CEI Today: Senate vote on Utility MACT, Supreme Court decisions, and Michigan right to work


Globalwarming.org: Why Sen. Lamar Alexander Is Wrong about the Utility MACT

The Senate this week has an opportunity to check one of EPA’s worst regulations: the Mercury and Air Toxics Standards Rule, also known as the Utility MACT. On Wednesday, the upper chamber of Congress will vote on S. J. Res. 37, a Congressional Review Act resolution of disapproval that would effectively block the Utility MACT.

To read more about the merits of S. J. Res. 37, click here and here. Suffice it to say for this post, EPA’s Utility MACT would cost $10 billion annually, making it one of the most expensive regulations ever. It would also ban the construction of new coal-fired power plants. > Read the full analysis on Globalwarming.org

> Interview William Yeatman


Inhofe Sets a Date for Senate Vote to Block All Pain and No Gain Utility MACT 


CEI’s Myron Ebell Discusses the Utility MACT Vote



Spectator.org: Midwest Unions' Desperate Last Stand

Last Wednesday, supporters of the so-called "Protect Our Jobs" Constitutional Amendment (POJA) submitted 684,286 petition signatures to the Michigan Department of State -- more than double the amount needed to put the measure on the ballot in November.

If passed, the Amendment would enshrine collective bargaining in the Michigan Constitution.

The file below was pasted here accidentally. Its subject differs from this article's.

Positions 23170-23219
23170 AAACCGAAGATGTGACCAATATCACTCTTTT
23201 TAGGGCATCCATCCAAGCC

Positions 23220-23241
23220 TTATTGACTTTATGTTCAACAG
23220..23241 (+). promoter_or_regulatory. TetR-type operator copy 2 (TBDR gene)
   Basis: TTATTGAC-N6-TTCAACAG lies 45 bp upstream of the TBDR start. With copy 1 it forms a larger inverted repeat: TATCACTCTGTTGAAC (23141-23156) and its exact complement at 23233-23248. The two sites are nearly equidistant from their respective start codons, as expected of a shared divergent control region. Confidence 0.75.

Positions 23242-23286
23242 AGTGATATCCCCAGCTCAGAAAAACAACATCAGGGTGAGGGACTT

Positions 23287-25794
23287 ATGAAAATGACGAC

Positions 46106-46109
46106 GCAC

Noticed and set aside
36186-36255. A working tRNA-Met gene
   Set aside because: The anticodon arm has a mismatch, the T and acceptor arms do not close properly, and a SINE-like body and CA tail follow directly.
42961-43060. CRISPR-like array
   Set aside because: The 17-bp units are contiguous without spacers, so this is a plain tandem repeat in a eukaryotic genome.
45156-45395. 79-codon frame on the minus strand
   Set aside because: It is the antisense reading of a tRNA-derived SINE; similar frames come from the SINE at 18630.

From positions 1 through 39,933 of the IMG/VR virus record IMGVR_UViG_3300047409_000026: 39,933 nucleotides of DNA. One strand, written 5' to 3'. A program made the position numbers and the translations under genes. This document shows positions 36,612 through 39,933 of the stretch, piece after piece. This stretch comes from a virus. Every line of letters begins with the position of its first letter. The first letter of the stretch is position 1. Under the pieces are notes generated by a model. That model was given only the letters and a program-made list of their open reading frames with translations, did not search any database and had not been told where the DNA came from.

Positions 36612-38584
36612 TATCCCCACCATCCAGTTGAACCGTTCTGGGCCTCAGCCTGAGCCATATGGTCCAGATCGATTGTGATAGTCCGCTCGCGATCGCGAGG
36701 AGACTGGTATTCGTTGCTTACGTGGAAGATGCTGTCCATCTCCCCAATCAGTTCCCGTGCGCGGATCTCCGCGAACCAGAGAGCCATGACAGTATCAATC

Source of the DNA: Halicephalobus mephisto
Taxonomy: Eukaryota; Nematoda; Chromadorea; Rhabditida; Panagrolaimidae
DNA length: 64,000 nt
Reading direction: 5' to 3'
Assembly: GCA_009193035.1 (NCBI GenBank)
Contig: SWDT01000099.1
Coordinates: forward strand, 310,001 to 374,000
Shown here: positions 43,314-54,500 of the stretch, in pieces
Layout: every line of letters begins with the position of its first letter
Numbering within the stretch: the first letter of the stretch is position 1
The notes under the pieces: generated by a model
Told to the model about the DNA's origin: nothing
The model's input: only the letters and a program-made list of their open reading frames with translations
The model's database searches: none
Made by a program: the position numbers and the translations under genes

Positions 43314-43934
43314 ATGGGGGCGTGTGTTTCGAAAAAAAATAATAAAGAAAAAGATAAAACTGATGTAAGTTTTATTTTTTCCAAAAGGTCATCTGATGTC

POJA would effectively destroy any chance for Michigan to give workers the right to say no to a union and still keep their job -- the main benefit of a right-to-work law. > Read the full commentary on Spectator.org

>Interview Vincent Vernuccio

> Keep up with all labor union news at Workplacechoice.org



Divided Supreme Court issues four major rulings, but not on Obamacare

The Supreme Court issued four decisions today, but not the widely anticipated ruling in the constitutional challenge to Obamacare.  In its rulings, the Court upheld a rape conviction over objections that the defendant did not have the chance to question the reliability of the DNA evidence that helped convict him; said the federal government must fully reimburse Indian tribes for money they spend on federal programs; refused to block a lawsuit seeking to shut down an Indian casino; and ruled that overtime pay was not required for drug company sales representatives under the federal Fair Labor Standards Act.  > Read the full commentary on Examiner.com

> Interview Hans Bader





CEI's Warren T. Brookes Journalism Fellowship is a one-year fellowship that aims to provide journalists the opportunity to improve their knowledge of free markets principles and limited government through interaction with CEI policy experts.  

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